The spine is the central column of the human body. It not only provides the primary skeletal structure from which the limb and torso bones emanate, but it also houses the spinal cord, which is an extension of the central nervous system and enables the brain to send signals to the rest of the body. Because people move upright, the length of the spine needs to be incredibly strong and flexible in order to absorb the different changes in direction, speed and motion that people make in their movement all the time, as well as to support the bulk of the human body, which effectively hangs from this column. The ligaments in the spine offer significant support to the spinal column by joining vertebra to vertebra over and around the intervertebral tissues and providing a casing to protect this fragile yet crucial skeletal organ. Here is an overview of these ligaments, their location and function.
There are three major ligaments that run longitudinally along the spine from the base of the skull to the sacral area at the base of the spine. Between each individual vertebra are the minor ligaments which work to create stability between the spinous processes.
-Anterior Longitudinal Ligament (ALL)
This ligament runs from the base of the skull to the end of the spine and is located along the anterior or front surface of the spine. The ALL also joins the forward aspects of the vertebrae to the forward aspects of the annulus fibrosis, which are the discs in between each vertebra. It is known as a primary spine stabiliser and is the stronger of the two longitudinal ligaments which run parallel down the spine.
-Posterior Longitudinal Ligament (PLL)
The PLL, whilst also known as a primary spine stabiliser, is the weaker ligament, located parallel to the ALL on the posterior or rear side of the length of the spine. The PLL joins the posterior aspects of the vertebrae to the posterior aspects of the annulus fibrosis.
This ligament is the strongest of the major ligaments in the spine. It runs down the spine from the base of the skull to the pelvis and is located as a covering around the length of the dura mater (the outer covering of the spinal cord), which is found inside the space between the vertebrae and the spinous processes. The ligamentum flavum protects the spinal cord and also is connected to the laminae and runs in front of the facet joint capsules, ensuring that even these tiny areas are supported and strengthened.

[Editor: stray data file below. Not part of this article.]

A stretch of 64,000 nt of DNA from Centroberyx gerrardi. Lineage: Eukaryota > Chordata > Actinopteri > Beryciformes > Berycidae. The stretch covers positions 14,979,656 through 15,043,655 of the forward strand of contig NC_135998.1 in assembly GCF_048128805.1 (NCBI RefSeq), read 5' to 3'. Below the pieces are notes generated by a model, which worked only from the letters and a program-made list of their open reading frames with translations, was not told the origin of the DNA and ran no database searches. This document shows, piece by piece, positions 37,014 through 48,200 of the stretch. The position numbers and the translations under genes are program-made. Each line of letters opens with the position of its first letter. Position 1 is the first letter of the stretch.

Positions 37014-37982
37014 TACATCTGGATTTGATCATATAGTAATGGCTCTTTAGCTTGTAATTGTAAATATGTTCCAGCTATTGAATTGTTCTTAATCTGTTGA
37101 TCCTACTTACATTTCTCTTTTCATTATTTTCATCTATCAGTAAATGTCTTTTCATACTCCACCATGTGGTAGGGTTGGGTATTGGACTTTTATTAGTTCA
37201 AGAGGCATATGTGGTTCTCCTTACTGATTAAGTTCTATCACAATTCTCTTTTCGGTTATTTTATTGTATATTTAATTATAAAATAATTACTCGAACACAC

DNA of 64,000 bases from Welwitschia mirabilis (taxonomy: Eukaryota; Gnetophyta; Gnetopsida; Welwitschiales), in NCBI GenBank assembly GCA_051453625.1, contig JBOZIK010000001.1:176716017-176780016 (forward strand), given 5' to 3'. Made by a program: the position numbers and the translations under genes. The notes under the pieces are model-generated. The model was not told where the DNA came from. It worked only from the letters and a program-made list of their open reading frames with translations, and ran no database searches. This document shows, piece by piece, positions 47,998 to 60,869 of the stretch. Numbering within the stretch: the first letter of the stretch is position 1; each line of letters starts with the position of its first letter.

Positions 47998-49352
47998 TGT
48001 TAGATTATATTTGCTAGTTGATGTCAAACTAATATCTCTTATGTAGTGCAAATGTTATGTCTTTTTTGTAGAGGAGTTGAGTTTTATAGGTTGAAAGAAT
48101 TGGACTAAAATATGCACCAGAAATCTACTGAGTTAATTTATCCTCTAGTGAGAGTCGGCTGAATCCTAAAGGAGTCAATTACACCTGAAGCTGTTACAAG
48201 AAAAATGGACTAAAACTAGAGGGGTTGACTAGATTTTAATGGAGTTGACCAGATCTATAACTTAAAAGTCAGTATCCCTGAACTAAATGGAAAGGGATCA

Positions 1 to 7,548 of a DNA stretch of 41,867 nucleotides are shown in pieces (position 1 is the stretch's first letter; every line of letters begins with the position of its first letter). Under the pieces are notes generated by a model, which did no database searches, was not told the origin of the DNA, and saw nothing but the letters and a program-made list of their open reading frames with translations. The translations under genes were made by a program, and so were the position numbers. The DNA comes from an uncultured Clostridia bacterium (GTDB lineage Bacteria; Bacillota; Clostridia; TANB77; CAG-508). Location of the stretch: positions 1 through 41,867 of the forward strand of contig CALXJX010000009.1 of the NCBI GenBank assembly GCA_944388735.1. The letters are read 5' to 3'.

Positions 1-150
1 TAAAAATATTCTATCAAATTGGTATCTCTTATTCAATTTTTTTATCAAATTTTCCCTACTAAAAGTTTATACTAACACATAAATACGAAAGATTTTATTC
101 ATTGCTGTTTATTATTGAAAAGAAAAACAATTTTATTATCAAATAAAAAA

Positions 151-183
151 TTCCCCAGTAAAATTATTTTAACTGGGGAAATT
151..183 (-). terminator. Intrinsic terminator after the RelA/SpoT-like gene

These small ligaments run between each adjacent spinous process at different points. The supraspinous ligaments attach the outer ends of the spinous processes to each other. The interspinous ligaments are found between the inner areas of the spinous processes as a thinner tissue, and also attach onto the ligamentum flavum. These ligaments ensure that each vertebra remains in place, whilst still allowing for flexion between the spinous processes, which enables the spine to bend from side to side safely.
The function of ligaments in all areas of the skeletal structure are to join bone to bone, thus offering a range of movement within safe parameters. In the case of the spine, which is a complex area, the ligaments also function to protect the spinal cord and the soft discs in between the vertebrae, so that movement of the body does not throw any bone out of place, which would threaten the spinal cord and the other soft tissue in the spine. Since all movement affects the spinal column, the importance of these ligaments cannot be overstated, regardless of the categorisation as 'major' or 'minor', as they are each as necessary as the other for the effective motion of the body as a whole.